Have been jetting around a bit recently, a couple of trips back to the UK to visit my Dad and a Business trip to France to meet my new boss. This has left me with several observations:
1. Motor Neurone Disease is a horrific way for a human life to end and I want to do all that I can to raise money and awareness for the cause. So please Google "MND Charter" and add your signature to it. It doesn't cost anything and will help raise awareness about a medical condition that kills 1,200 people every year in the UK alone, which strikes at random, and for which there is no known treatment or cure.
2. Emirates Airlines are a bunch of lying, cynical, money-grabbing bastards!! I fly with Emirates quite a lot and always have a lot of Skywards Frequent Flyer miles in my account. Part of the reason for this is that Emirates make it practically impossible for me to spend them. My preferred way of using my miles is to book Economy fares, then use my miles to upgrade the return leg. As a Skywards Silver Member, I am (according to the propaganda on the Emirates web site) entitled to use my Skywards Miles to claim Instant Upgrades at Check In if there are seats available. It is also (again, according to their web site) easy to upgrade any part of a booked journey via the Emirates web site.
How is it then, that in three years of flying with Emirates, I have only been able to upgrade my flight on-line twice, and upgrade at the airport once??? How? Because the Emirates web site is one of the greatest works of fiction since Nick Clegg's last set of Election promises!!!
Last Friday I was returning to Dubai from Paris on a night flight which I had been trying to upgrade on-line since I booked it 6 weeks ago. I appreciate that there will always be a limited number of Reward seats available, so I was pinning all my hopes on snagging an upgrade at check-in. I was optimistic about this as the Emirates web-shite was still showing availability in Business Class as I arrived at the airport. I marched straight up to the Gold/Silver members check-in desk, presented my Silver Skywards card, and politely requested to purchase an upgrade using my Skywards miles. I was politely told that Business Class was full. I expressed my disbelief at this, but not wanting to cause a scene, proceeded to check in to Economy Class. I then phoned Emirates to enquire why their web-shite was still showing availability in Business Class on my flight when the check-in staff were telling me that it was full. I was told that there definitely was still availability and that the check-in girl had made a mistake. I was told to go back to the check-in desk and request to be checked out and re-checked into Business Class. Then, as I was thanking the guy and about to hang up, he suddenly asked "Wait... Are you trying to upgrade using miles or cash?"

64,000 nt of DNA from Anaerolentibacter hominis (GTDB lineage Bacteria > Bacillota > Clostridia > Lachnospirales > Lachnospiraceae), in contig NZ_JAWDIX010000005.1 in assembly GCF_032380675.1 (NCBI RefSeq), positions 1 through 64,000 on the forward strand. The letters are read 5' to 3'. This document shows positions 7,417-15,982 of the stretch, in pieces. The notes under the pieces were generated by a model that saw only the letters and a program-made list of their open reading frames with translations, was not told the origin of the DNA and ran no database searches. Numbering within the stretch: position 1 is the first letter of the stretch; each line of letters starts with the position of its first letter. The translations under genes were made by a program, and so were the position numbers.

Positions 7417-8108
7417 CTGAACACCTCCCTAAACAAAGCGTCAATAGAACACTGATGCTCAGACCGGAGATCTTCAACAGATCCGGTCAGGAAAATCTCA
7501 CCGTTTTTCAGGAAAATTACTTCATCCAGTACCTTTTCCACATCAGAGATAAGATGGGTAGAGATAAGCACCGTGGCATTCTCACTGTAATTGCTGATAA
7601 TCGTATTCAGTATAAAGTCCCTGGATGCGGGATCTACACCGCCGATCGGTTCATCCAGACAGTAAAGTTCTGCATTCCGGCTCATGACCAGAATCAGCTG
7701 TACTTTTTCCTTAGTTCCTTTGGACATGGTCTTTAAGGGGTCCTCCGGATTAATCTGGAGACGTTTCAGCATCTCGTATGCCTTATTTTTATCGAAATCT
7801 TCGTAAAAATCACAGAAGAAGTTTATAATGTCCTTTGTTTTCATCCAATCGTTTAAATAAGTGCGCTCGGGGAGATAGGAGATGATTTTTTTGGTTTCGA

When I told him that I was trying to use miles, his tune changed somewhat. He told me that there were extra terms and conditions around Instant Upgrades and that I could only upgrade using cash. I explained that this did not reflect the Terms and Conditions on the Emirates web-shite, and was met with a tirade of half-baked excuses. By now I was furious, and explained to the guy that although the situation was not entirely his fault, I was extremely disappointed, and that I would seriously consider boycotting Emirates in future.
I know it seems like a petty thing to get wound up about, but I really do resent being lied to and generally treated like an idiot. The purpose of a customer loyalty rewards scheme is to reward loyal customers. I've carried out my side of that bargain by exclusively using Emirates for my frequent travel between Dubai and the UK and in doing so have earned a shed-load of "Loyalty" points. Emirates have effectively told me "Hey, you're a loyal customer! Here's a badge, and with that badge comes the right to use your points to upgrade at check-in if there are seats available...." And then, when I try to take them up on this offer, I am told "Pah!!! Your paltry points are no good here. If you want to be rewarded for being a good customer, you need to give us more money. Mwa-ha-ha-ha-haaah...." To me, that seems akin to Michael Phelps arriving at the winners podium and being told that although he finished the race first, he'll need to do another 30 laps if he wants the medal.
I suppose what it comes down to is a sense of entitlement. If you are wrongfully denied something to which you are entitled, it is going to make you angry. By publishing inaccurate or incomplete Terms and Conditions for usage of the Skywards programme on their web-shite, Emirates are deliberately saddling their customers with a sense of false entitlement, which will inevitably cause disappointment, frustration and anger. And yet they refer to Skywards as a loyalty scheme? I guess that the announcement "During this flight you can join Skywards, Emirates' Customer Disappointment, Frustration and Enraging Scheme" doesn't exactly trip off the tongue.